At the beginning of her trek to vengeance, the Drevlians gave her an opening. They assumed that the widow of the man they just killed would want to marry the Drevlian chief. Big mistake. You can imagine a few choice things she might have said, but…

Rather than telling them to drop dead, Olga laid a trap. She accepted the invitation of twenty ambassadors from the Drevlians. Before they arrived, she ordered her soldiers to dig a big ditch in anticipation of their visit.

She even told said ambassadors that she’d have a big, big party in their honor to announce whether she was going to marry their prince. Yay! Cake for everyone! Except… The cake was a lie. Instead, Olga’s men carried the ambassadors in their boats to the ditch they dug, threw the boat in, and buried the poor saps alive.

Was that the end? Nope! Thanks to the wonders of super-slow communication, The Drevlian prince had no clue that his ambassadors had been buried alive in their own boat. He actually thought the engagement was still on. So, he sent some men to escort Olga to him to marry him. Of course, this was at Olga’s behest so she could burn the best men alive in another ruse.

She didn’t stop there. She went to the Drevlian’s fortress, held a party for them, and slaughtered them all when they were too drunk to fight.

And you thought the Red Wedding was creative!

St. Olga was canonized about 500 years later by the Russian Orthodox Church as the Patron Saint of widows and converts. Why converts? She was pagan, but later, when she went to Constantinople to form alliances, she converted to Christianity.

Fact vs Legend

Granted, the boat story may have been exaggerated. What, do they have a bunch of Incredible Hulks waiting around to throw a bunch of Vikings in a ditch they dug the night before? Please. And I didn’t even mention the pigeons!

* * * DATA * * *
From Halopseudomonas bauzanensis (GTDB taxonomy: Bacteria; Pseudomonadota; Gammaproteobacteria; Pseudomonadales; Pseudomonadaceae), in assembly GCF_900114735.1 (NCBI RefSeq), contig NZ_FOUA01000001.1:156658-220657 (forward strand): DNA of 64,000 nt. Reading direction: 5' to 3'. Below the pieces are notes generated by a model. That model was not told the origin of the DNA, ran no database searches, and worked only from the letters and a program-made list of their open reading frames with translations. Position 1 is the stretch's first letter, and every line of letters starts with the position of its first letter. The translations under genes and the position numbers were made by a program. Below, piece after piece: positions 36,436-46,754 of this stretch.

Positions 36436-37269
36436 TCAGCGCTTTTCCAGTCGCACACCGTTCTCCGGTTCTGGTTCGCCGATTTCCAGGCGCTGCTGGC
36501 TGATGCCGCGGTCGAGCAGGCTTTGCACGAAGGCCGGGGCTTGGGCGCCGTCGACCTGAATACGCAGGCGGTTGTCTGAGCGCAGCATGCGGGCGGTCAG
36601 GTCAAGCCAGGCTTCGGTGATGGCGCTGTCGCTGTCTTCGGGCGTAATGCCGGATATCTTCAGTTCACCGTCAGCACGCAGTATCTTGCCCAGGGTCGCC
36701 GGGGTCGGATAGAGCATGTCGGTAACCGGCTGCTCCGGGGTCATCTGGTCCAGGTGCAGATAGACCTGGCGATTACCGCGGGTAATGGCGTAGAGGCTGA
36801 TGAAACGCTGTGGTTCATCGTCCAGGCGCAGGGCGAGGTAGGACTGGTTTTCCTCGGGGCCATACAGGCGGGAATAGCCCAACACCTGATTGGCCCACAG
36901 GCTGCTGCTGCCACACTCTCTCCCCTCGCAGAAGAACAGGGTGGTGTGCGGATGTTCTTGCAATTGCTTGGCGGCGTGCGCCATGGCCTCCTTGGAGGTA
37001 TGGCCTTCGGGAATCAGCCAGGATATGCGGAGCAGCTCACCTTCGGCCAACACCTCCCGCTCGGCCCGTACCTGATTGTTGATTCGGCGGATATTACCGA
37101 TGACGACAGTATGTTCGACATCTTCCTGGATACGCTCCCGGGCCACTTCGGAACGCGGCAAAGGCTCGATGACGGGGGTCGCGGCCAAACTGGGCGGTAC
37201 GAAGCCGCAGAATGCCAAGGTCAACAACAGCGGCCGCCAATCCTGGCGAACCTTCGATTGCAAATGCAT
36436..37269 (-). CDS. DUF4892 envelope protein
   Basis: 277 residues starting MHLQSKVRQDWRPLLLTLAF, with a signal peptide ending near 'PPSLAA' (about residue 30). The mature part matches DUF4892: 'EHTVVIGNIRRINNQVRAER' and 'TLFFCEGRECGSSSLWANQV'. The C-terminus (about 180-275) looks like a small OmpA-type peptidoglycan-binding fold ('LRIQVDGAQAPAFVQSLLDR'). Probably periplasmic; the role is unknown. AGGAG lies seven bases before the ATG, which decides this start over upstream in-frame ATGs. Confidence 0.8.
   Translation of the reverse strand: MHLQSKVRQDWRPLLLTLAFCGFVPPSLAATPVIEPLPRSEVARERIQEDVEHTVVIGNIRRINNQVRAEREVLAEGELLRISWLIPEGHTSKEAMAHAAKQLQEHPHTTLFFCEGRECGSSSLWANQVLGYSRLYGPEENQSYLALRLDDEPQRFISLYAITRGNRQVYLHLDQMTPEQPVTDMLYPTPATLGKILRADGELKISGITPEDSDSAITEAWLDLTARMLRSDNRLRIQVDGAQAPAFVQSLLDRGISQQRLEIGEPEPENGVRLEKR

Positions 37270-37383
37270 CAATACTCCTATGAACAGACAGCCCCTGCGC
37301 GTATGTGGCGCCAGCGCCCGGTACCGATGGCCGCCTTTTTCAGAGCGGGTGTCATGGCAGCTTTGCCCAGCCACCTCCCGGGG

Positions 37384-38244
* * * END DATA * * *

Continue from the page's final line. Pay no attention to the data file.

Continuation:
In order to “secure peace and show mercy,” St. Olga demanded a tribute of pigeons and doves as a so-called act of mercy. But when she received the fowl, she allegedly tied Sulphur to their feet, lit them on fire, and then released these homing pigeons into the Drevlian’s home base, torching the place to the ground. Did that happen either? Maybe, but probably not with pigeons that had literal fiery stones tied to their fucking feet—they’d have died before they got there. But it sounds sexy and terrifying.

However, the story of St. Olga made me think about a couple of things. Truth can sometimes be stranger than fiction, so getting creative with plot points as long as they’re technologically accurate to the time can make for some engaging storytelling.

It’s my considered opinion that we need dark heroes to inspire hope. St. Olga won with dark, brutal vengeance, but she also won within the scope of her talents, by using cunning and good rulership to achieve her goals. She also used a technological deficit, slow communication, to her advantage to pull all this off. It’s a good example of how you can have a character win but keep it in the realm of gritty realism that is grimdark.

I’m rooting for the spiritual descendent of St. Olga to rise up in Ukraine. 😈

Which historical event do you want to see recreated in grimdark fantasy? Have you seen one that made you gasp when you read it on the page? Ping me on your favorite social platform and give me your grimmest dark ideas.

If you find St. Olga fascinating in some way, you might like to meet the Raven Queen. Illyria di Alamar Forte will never be canonized as a saint, but she began her own bloody trek toward building her Temple of Vengeance in Raven Queen, Arise.

Published by Dave Reed

daydreamer-in-chief, romantic & writer